If you're in the market for a celebrity pet, you better act fast.
The subway kittens, two felines who shut down New York City's subway system for two hours, are officially old enough to be adopted (via WNYC). And Animal Care & Control, which is currently sheltering the kitties, says they're "arguably the most famous kittens in New York City history."
Famous, perhaps. Infamous? Yes.
One August morning at 11 a.m., the kittens' owner reported to Metropolitan Transportation Authority officials that they had gone missing. A supervisor then "requested power be removed from the rails," The NY Times reported, delaying hundreds of passengers.
"These subway kittens paralyzed subway service in Brooklyn," Stephen Colbert ranted on The Colbert Report at the time. "It was chaos! Hundreds of Brooklynites were stuck on the platform with nothing to Instagram."
MTA initially told impatient riders that the train service had been halted due to an "ongoing N.Y.P.D. activity," but a police spokesperson later said, "We don't shut down trains searching for cats."
Full train service resumed two hours later, with the kittens still unfound and a warning by MTA to drivers "to proceed with caution in the area where the cats were last seen." At 6:30 p.m., the kittens were rescued from the tracks nearby with the help of N.Y.P.D.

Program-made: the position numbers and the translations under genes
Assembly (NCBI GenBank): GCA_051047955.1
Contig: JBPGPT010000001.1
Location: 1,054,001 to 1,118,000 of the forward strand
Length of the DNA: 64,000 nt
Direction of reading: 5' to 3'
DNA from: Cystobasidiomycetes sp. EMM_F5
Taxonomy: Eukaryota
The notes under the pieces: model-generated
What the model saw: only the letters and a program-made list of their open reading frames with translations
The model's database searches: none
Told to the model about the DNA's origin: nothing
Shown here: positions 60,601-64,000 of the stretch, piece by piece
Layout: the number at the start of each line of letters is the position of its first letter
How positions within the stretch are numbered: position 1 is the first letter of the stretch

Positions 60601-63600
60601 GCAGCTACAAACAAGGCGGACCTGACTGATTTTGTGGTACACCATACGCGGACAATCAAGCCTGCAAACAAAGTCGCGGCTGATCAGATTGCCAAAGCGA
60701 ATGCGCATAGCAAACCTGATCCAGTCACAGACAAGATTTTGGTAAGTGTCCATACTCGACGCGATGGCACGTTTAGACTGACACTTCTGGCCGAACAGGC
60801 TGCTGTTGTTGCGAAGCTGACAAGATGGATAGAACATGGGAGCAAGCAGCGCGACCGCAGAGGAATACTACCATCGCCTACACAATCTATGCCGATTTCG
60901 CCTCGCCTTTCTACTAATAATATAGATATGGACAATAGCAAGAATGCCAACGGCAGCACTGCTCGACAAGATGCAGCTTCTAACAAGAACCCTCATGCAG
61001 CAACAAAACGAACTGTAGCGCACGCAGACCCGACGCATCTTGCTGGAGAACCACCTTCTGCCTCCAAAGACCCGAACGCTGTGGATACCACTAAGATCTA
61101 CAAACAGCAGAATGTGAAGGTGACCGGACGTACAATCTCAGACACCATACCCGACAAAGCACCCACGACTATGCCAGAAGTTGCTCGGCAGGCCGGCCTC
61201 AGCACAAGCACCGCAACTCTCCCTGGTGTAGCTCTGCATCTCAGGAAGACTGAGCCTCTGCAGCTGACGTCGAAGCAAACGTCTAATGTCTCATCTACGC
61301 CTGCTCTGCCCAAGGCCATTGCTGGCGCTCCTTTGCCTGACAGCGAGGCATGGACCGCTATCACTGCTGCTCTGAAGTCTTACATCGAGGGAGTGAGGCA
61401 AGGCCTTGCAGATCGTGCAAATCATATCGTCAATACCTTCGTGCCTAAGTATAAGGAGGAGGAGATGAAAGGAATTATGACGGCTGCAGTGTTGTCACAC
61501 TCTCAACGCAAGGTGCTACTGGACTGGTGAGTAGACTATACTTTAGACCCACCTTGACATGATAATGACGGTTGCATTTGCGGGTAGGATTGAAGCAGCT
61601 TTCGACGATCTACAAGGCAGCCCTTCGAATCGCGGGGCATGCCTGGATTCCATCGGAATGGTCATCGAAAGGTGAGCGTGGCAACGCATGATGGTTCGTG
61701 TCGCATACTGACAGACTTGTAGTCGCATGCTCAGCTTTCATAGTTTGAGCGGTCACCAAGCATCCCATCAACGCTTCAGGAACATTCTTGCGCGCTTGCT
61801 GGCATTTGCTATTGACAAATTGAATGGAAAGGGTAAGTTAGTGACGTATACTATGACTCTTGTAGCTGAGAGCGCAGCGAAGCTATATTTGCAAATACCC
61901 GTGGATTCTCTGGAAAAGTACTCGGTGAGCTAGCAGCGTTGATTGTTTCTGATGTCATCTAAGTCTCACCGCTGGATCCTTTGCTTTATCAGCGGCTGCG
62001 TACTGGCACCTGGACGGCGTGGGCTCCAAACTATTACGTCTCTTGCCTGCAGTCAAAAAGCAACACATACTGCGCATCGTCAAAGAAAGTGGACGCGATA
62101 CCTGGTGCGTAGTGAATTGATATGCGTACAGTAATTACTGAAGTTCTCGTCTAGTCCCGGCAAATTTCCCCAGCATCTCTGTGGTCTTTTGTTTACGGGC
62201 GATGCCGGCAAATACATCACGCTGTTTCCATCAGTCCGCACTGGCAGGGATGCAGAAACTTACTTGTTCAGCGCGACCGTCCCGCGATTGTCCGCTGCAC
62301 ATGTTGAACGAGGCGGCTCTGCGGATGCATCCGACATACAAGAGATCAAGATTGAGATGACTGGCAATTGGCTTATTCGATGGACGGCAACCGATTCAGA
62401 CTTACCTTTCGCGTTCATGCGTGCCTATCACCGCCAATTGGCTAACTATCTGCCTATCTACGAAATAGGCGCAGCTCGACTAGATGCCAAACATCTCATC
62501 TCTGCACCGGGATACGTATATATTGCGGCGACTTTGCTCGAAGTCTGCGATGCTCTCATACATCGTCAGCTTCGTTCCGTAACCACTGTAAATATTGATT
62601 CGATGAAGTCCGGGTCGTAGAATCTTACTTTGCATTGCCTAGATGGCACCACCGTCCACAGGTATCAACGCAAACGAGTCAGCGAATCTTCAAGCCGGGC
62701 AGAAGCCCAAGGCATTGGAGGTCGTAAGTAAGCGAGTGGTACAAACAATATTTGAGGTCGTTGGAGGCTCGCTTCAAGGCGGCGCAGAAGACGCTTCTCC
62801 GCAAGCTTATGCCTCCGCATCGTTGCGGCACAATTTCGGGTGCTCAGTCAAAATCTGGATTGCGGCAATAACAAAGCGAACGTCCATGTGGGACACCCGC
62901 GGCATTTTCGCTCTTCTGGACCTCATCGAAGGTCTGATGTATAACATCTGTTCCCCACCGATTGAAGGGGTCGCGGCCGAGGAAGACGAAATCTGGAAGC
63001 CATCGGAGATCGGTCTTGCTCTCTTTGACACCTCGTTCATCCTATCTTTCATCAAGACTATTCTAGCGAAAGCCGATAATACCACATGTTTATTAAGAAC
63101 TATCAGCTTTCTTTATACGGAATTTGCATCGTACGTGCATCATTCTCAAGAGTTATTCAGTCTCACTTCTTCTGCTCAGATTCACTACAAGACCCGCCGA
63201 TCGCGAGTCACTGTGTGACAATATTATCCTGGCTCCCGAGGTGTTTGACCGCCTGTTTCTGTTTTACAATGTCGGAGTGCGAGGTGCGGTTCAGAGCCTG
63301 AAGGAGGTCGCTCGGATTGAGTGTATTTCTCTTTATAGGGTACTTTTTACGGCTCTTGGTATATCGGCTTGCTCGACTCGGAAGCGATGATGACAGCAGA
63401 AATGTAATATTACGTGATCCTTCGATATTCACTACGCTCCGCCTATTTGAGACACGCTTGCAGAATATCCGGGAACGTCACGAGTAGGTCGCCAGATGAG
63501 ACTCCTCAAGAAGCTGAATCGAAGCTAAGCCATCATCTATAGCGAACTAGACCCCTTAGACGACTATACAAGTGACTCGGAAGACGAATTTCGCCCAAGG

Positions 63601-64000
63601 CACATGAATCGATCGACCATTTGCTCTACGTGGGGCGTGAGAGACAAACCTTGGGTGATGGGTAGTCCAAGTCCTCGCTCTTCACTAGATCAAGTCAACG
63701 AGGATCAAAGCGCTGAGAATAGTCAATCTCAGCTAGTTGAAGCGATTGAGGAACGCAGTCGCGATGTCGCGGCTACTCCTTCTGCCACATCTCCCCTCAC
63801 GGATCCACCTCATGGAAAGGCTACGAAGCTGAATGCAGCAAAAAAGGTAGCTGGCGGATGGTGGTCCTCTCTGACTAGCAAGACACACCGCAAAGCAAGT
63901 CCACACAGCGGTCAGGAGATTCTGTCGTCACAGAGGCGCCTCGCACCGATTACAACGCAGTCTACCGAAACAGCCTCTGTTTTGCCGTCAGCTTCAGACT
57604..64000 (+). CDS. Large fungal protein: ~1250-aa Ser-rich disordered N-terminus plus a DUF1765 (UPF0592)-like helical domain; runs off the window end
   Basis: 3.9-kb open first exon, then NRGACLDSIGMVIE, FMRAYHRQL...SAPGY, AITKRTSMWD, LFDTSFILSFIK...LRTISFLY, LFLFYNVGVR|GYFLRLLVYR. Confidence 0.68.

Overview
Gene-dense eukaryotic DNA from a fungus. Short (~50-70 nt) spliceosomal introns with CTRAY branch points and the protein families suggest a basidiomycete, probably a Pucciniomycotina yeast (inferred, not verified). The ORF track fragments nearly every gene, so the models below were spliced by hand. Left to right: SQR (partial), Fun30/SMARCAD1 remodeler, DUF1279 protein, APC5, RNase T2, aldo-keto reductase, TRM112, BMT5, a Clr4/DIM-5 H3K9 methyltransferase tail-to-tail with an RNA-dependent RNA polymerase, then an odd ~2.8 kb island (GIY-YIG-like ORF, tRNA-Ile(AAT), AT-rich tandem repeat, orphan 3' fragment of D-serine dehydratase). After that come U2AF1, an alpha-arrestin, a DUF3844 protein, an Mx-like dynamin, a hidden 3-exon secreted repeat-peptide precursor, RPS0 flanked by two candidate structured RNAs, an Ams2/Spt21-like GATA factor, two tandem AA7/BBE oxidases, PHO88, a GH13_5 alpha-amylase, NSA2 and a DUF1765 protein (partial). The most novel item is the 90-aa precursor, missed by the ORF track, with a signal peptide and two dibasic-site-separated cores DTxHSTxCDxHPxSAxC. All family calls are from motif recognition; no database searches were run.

"These two troublemakers, named August and Arthur, caused a major transportation delay in the largest city in the country, making them bad, bad kitties," Colbert teased.
And that's why they've been dubbed "the most famous kittens in New York City History." Animal Care & Control also says they're "playful and sweet kittens" but admits their "trouble-making days aren't entirely behind them (though the trouble they're up to now is on a much smaller scale than the kind that made headlines)."
And if the subway kittens have already been adopted, remember there are plenty of other pets in shelters looking for forever homes. And these days, you can make any pet a celebrity with just a few Instagrams. Welcome to the 21st century, people.